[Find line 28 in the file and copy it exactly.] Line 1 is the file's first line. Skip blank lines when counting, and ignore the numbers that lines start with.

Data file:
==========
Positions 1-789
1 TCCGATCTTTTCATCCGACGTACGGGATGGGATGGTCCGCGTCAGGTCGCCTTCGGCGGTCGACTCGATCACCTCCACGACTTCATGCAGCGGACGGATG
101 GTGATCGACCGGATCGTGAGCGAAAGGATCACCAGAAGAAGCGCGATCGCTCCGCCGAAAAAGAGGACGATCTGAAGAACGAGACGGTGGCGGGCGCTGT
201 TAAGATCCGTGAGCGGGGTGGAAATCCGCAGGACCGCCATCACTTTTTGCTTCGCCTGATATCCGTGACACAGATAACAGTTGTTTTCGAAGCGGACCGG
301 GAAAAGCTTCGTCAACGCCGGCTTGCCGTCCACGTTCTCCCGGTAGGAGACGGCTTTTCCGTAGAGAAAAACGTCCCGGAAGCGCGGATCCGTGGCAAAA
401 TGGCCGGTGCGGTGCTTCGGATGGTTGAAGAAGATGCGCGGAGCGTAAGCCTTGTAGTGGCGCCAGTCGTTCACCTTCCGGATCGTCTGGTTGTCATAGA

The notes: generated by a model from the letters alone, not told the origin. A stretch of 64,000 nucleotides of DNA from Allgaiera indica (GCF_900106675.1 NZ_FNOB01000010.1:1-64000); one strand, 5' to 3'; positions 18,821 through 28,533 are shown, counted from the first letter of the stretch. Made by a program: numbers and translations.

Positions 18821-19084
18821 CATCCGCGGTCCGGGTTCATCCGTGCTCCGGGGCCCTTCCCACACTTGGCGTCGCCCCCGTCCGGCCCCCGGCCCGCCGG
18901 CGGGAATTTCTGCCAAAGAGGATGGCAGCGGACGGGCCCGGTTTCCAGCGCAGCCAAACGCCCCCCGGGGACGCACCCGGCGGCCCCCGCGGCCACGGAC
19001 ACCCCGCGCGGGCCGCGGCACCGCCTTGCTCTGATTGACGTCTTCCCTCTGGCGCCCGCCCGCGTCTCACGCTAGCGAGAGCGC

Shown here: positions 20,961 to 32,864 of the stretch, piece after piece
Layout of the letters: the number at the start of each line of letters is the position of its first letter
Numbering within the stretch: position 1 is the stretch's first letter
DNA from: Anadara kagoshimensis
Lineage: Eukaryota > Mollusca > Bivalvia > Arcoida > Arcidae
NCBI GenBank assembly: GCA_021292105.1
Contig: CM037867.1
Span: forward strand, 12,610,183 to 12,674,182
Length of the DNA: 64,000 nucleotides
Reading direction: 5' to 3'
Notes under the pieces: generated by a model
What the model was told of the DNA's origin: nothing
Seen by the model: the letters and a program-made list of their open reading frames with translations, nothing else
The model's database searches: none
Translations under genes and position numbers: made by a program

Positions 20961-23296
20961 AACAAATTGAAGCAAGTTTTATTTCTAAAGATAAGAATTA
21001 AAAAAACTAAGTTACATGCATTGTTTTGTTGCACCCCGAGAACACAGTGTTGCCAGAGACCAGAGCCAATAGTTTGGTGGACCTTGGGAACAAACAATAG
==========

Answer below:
20961 AACAAATTGAAGCAAGTTTTATTTCTAAAGATAAGAATTA